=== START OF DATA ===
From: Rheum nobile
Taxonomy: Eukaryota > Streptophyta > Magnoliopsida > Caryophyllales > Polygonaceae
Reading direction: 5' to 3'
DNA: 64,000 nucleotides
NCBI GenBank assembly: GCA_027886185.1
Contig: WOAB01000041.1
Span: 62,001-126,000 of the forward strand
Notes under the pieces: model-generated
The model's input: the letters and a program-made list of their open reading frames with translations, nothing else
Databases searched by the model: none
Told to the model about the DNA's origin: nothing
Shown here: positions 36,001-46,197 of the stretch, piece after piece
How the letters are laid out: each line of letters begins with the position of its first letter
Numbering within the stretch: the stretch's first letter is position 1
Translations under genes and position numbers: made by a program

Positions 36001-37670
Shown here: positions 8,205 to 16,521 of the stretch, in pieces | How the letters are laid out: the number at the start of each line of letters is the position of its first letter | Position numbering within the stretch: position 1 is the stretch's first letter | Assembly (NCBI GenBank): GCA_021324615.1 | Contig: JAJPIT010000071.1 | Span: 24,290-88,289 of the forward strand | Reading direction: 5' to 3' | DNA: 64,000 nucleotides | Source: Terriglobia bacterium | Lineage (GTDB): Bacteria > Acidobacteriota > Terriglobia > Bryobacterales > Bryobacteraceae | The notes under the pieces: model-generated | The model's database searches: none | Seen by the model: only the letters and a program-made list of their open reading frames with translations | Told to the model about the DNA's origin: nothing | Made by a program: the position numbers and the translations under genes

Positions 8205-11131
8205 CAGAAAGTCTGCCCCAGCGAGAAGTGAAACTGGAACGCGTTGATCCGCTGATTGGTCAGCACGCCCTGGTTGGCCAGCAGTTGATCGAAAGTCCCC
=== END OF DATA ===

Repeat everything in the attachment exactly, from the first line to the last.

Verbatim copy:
From: Rheum nobile
Taxonomy: Eukaryota > Streptophyta > Magnoliopsida > Caryophyllales > Polygonaceae
Reading direction: 5' to 3'
DNA: 64,000 nucleotides
NCBI GenBank assembly: GCA_027886185.1
Contig: WOAB01000041.1
Span: 62,001-126,000 of the forward strand
Notes under the pieces: model-generated
The model's input: the letters and a program-made list of their open reading frames with translations, nothing else
Databases searched by the model: none
Told to the model about the DNA's origin: nothing
Shown here: positions 36,001-46,197 of the stretch, piece after piece
How the letters are laid out: each line of letters begins with the position of its first letter
Numbering within the stretch: the stretch's first letter is position 1
Translations under genes and position numbers: made by a program

Positions 36001-37670
Shown here: positions 8,205 to 16,521 of the stretch, in pieces | How the letters are laid out: the number at the start of each line of letters is the position of its first letter | Position numbering within the stretch: position 1 is the stretch's first letter | Assembly (NCBI GenBank): GCA_021324615.1 | Contig: JAJPIT010000071.1 | Span: 24,290-88,289 of the forward strand | Reading direction: 5' to 3' | DNA: 64,000 nucleotides | Source: Terriglobia bacterium | Lineage (GTDB): Bacteria > Acidobacteriota > Terriglobia > Bryobacterales > Bryobacteraceae | The notes under the pieces: model-generated | The model's database searches: none | Seen by the model: only the letters and a program-made list of their open reading frames with translations | Told to the model about the DNA's origin: nothing | Made by a program: the position numbers and the translations under genes

Positions 8205-11131
8205 CAGAAAGTCTGCCCCAGCGAGAAGTGAAACTGGAACGCGTTGATCCGCTGATTGGTCAGCACGCCCTGGTTGGCCAGCAGTTGATCGAAAGTCCCC